The amount of solar radiation reaching the ground impacts the weather, the operation of renewable energy systems, and human activities (Wallace and Hobbs 2006). Devices for measuring irradiance are known as radiometers, which are usually characterized by their sensitivity to specific frequency bands as well as by how they are operated (e.g., passive versus active). More information can be obtained in the “Best Practices Handbook for the Collection and Use of Solar Resource Data for Solar Energy Applications” (Sengupta et al. 2015).
Solar radiation at the ground is usually divided into two main frequency bands. The shortwave band (wavelengths less than 4 microns, including near-infrared, visible, and ultraviolet bands) includes most of the energy associated with solar radiation, whereas the longwave band (wavelengths greater than 4 microns, including the infrared spectrum) includes most radiation emitted from the atmosphere and the Earth itself.
Other bands that are sometimes measured include ultraviolet bands—used for photosynthesis— and the bands used by different types of solar photovoltaic modules. Measurement devices for surface radiation are summarized in Table 1.
Irradiance can be measured in several different orientations including:
- Horizontal, facing up, to measure the incoming shortwave and/or longwave radiation; together, they provide the global horizontal irradiance
- Horizontal, facing down, to measure the shortwave radiation reflected by the surface and/or the longwave radiation emitted by the surface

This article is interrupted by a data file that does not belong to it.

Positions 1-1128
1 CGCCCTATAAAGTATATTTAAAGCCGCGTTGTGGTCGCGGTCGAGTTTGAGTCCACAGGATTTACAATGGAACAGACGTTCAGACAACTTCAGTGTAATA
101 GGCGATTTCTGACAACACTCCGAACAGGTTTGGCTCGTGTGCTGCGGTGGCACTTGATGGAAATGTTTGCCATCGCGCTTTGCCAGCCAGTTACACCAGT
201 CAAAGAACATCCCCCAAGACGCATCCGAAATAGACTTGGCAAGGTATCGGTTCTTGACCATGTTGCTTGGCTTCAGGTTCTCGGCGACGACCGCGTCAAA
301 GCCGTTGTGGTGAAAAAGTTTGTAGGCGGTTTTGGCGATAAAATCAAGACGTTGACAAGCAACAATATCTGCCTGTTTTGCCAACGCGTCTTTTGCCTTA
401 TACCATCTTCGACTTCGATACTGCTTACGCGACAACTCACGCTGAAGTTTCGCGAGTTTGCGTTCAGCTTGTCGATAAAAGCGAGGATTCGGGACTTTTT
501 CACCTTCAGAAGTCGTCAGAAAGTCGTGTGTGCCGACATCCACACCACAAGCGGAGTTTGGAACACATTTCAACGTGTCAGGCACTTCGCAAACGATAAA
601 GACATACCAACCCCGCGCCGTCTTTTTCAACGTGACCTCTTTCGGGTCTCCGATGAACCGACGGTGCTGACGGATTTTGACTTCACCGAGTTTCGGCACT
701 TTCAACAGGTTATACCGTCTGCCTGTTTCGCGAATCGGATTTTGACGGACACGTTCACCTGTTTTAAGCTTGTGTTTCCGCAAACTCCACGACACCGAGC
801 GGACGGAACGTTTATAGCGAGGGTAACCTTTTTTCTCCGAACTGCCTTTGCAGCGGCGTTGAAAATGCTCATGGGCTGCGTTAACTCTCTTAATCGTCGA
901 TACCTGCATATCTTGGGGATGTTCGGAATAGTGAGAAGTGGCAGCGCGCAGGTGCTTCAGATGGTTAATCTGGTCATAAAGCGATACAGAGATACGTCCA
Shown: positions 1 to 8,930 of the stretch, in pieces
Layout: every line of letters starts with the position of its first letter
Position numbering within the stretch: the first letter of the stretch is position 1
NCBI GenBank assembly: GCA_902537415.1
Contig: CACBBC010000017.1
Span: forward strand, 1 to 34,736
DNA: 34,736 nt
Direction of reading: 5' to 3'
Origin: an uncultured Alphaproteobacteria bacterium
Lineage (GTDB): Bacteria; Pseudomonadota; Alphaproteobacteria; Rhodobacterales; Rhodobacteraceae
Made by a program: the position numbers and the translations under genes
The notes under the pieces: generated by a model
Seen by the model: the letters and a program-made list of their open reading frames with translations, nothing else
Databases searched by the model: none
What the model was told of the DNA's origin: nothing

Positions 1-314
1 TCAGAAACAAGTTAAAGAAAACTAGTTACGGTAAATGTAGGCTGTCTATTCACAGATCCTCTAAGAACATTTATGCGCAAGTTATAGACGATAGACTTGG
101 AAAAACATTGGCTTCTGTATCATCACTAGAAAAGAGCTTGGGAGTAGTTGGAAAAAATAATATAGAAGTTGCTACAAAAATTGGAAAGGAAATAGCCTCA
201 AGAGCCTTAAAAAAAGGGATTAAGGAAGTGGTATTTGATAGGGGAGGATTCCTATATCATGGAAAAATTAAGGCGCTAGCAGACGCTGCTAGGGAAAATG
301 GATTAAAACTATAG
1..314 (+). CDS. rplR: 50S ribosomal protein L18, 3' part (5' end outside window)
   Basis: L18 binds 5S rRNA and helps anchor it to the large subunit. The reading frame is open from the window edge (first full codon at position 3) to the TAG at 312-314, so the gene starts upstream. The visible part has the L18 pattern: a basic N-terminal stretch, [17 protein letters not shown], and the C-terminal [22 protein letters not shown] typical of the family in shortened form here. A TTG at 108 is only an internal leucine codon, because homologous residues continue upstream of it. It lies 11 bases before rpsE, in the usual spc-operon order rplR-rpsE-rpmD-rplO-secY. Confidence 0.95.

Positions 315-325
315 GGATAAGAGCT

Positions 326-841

- Tilted but at a fixed angle, to measure the irradiance available to a solar panel or some other inclined surface
- Sun-tracking and with a narrow field of view, to measure the direct irradiance from the sun, called the direct normal irradiance
- Sun-tracking but with the sun blocked out, which can be combined with global horizontal irradiance measurements to calculate the diffuse component of solar radiation.
The different types of radiometers are found at the Radiometer instrumentation page. All sensors currently on the market have a TRL of 8 or higher. Current areas of research include investigating more affordable sensors and sensor packages that are easier and more cost-effective to deploy and maintain.
Radiometers use photodiodes or thermocouples to measure the irradiance. For example:
- Thermopile-based radiometers use a thermal detector with black coating that has a flat spectral absorption typically ranging from 200 nanometers (nm) to 50,000 nm. The detector is usually protected by hemispherical precision-ground glass or sapphire domes that have a flat spectral response (typically 280 nm to 3,000 nm).
- Photodiode radiometers have a limited and nonuniform spectral response (typically 400 to 1,100 nm), which covers about 75% of the solar spectrum. The detector is usually installed behind a diffuser that scatters or randomizes the direction of the photons. Photodiodes have a higher temperature and angular sensitivity.
Thermopile radiometers are preferred for research applications because of their flat and wide spectral response. Photodiode radiometers are typically less expensive but more sensitive to ambient conditions.
Surface Radiation takes the units of W/m^2 reflecting the rate at which radiated energy arrives at or leaves the ground surface.